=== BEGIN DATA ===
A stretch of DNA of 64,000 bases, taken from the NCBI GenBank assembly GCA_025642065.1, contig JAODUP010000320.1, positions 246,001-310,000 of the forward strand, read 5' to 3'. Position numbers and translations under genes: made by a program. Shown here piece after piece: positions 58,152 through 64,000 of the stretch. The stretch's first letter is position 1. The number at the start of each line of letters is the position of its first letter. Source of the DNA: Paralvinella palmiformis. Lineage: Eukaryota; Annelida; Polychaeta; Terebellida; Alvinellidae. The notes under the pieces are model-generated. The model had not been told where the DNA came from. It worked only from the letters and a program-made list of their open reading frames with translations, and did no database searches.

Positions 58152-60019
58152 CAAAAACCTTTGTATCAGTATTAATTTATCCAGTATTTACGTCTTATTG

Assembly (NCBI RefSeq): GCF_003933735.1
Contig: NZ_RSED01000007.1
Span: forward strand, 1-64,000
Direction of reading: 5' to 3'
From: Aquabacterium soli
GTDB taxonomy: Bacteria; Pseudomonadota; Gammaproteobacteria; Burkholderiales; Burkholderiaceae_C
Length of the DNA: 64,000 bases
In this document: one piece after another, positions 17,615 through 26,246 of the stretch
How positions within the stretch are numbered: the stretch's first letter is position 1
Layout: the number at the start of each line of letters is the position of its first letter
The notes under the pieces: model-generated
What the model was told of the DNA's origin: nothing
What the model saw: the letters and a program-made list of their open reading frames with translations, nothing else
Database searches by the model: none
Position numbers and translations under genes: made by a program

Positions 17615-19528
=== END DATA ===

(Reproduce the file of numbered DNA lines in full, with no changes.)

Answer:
A stretch of DNA of 64,000 bases, taken from the NCBI GenBank assembly GCA_025642065.1, contig JAODUP010000320.1, positions 246,001-310,000 of the forward strand, read 5' to 3'. Position numbers and translations under genes: made by a program. Shown here piece after piece: positions 58,152 through 64,000 of the stretch. The stretch's first letter is position 1. The number at the start of each line of letters is the position of its first letter. Source of the DNA: Paralvinella palmiformis. Lineage: Eukaryota; Annelida; Polychaeta; Terebellida; Alvinellidae. The notes under the pieces are model-generated. The model had not been told where the DNA came from. It worked only from the letters and a program-made list of their open reading frames with translations, and did no database searches.

Positions 58152-60019
58152 CAAAAACCTTTGTATCAGTATTAATTTATCCAGTATTTACGTCTTATTG

Assembly (NCBI RefSeq): GCF_003933735.1
Contig: NZ_RSED01000007.1
Span: forward strand, 1-64,000
Direction of reading: 5' to 3'
From: Aquabacterium soli
GTDB taxonomy: Bacteria; Pseudomonadota; Gammaproteobacteria; Burkholderiales; Burkholderiaceae_C
Length of the DNA: 64,000 bases
In this document: one piece after another, positions 17,615 through 26,246 of the stretch
How positions within the stretch are numbered: the stretch's first letter is position 1
Layout: the number at the start of each line of letters is the position of its first letter
The notes under the pieces: model-generated
What the model was told of the DNA's origin: nothing
What the model saw: the letters and a program-made list of their open reading frames with translations, nothing else
Database searches by the model: none
Position numbers and translations under genes: made by a program

Positions 17615-19528